Activity Lineup for ODWIRA 2021

The day of purification
Clearing of the path to Amanprobi – the First settlement established in 1730 by the Akyem warriors led by Nana Safori, who went on to become the First Okuapehene in 1733. This private ancient custom is led by the Abrafo (State Executioners) and their Chief, Adumhene. They usher in the Odwira with purification of the Kingdom with herbs.

The day of harvest
The parading of the harvest of new yams through the principal streets of Akropong, capital of Okuapeman accompanied by singing, drumming and dancing. The Abrafo stop periodically to break the new yams into pieces and leave on the streets for children and others to collect, cook and eat. In the late afternoon, the Abrafo amidst the firing of musketry return to Amanprobi to perform private rituals and then formally present the Odwira to Okuapehene who will be seated in state at the Palace with his Divisional and other sub-chiefs. On arrival at the Palace, the Abrafo go directly up to the Okuapehene who will be draped in a traditional cloth. Intense firing of musketry, drumming and dancing completes the traditional day of activities.

Opening of the Adae Butuw,
Commemoration of the dead and the Cleansing of Stools and regalia in the Ademi River.
Activities for the day are preceded by drumming to signify the traditional lifting of the ban on noisemaking, imposed 40 days earlier in preparation for the Odwira festival. This sacred day is dedicated to the reconnection of the living and the dead. Traditional rulers, individuals, members of families and communities who passed away during the course of the year are honoured and mourned. This day also enables friends and sympathisers who could not attend funerals to symbolically pay their respects.

At 10pm, a curfew is imposed on Akropong. Under the cloak of symbolic darkness, the Abrafo take the Stools and regalia of Okuapeman to Ademi mu (the river) for the sacred cleansing rituals. On their return, they present themselves and the cleansed Stools as well as regalia. In this private ceremony, the Okuapehene symbolically strips naked, is wrapped in a sacred strip of cloth and he fires 3 rounds of a musket, signifying the close of the day.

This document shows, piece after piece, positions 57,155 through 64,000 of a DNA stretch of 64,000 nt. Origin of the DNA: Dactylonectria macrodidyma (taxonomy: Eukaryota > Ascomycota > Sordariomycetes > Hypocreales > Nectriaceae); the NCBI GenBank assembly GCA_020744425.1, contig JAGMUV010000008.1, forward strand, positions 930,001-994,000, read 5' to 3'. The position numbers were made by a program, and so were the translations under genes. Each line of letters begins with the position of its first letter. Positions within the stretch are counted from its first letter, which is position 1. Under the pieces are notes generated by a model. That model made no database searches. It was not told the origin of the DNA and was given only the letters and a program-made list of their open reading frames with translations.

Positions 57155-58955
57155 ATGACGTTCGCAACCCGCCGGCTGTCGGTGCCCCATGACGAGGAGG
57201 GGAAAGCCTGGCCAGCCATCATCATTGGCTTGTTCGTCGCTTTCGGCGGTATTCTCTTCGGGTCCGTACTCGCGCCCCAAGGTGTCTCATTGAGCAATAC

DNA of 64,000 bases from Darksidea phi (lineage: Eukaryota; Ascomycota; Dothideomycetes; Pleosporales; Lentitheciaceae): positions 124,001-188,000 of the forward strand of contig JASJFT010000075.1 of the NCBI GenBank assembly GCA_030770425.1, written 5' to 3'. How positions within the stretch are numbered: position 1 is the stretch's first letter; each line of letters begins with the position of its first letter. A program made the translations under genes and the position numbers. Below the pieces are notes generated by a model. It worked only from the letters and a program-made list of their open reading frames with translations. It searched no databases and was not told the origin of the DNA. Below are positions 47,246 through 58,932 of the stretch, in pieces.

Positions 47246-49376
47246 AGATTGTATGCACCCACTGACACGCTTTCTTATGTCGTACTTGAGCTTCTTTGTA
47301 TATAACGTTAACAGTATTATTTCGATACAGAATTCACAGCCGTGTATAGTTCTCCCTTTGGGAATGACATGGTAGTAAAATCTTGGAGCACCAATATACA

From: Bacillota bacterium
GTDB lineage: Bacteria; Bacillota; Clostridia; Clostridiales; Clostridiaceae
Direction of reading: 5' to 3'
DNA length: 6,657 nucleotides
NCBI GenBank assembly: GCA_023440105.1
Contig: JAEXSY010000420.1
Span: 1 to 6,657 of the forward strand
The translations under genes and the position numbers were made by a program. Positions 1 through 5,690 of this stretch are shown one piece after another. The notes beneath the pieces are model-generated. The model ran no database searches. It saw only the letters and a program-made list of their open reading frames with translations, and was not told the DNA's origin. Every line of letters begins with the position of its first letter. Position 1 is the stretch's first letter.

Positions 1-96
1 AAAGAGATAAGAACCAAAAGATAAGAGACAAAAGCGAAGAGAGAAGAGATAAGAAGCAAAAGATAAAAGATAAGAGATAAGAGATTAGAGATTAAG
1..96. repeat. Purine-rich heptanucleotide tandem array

The day of Feasting

On this day, the pouring of libation in the Stool room and the presentation of a traditional menu – mashed yam, boiled eggs and salt free mutton is made. This solemn process is repeated at both Amanprobi and at Nsoremu (located on the boundary between Akropong and the Abiriw market, this is the site where the elders of the original Guan inhabitants met with the Akyem warriors and granted the latter, the right to both settle and govern as the Paramount Chief. Typically, a colourful procession including the Okuapehene, followed by the Krontihene and other Chiefs in order of seniority. They are led by maidens carrying bowls of food, water and schnapps.

The Okuapehene will usually sit in state in the Palace to receive homage from his Chiefs, Elders, Friends of Okuapeman, the Clergy, Government Officials, Members of the Diplomatic Corps and the public. The guests present traditional gifts of firewood, livestock, foodstuffs, drinks, clothes and money.


The Grand Durbar
The Chiefs, Elders and People of Okuapeman congregate at Mpeniase (the forecourt of the Okuapehene’s Palace) to publicly pay homage. Attended by the Clergy, Government Officials and others, the Okuapehene presents a review of the year and outlines projects and development activities for the hew year. The Okuapehene receives goodwill messages from the Government and his people, both at home and abroad.

The Drums of the gods – Fontomfrom Dance Challenge across the 5 Divisions.

Interdenominational Thanksgiving Service.
In the 1830’s, the Basel Mission Society, now the Presbyterian Church of Ghana, established its first outpost in the Gold Coast on the Akuapem Ridge, they introduced western religion and education to Okuapeman. On what is the last day of Odwira, interdenominational Church services are organised in Akropong, Amanokrom and Larteh to thank God for ushering Okuapeman into what is their traditional New Year and ask for His blessings. Typically, this day provides the opportunities for individuals, companies and others to pledge and raise funds for specific development projects.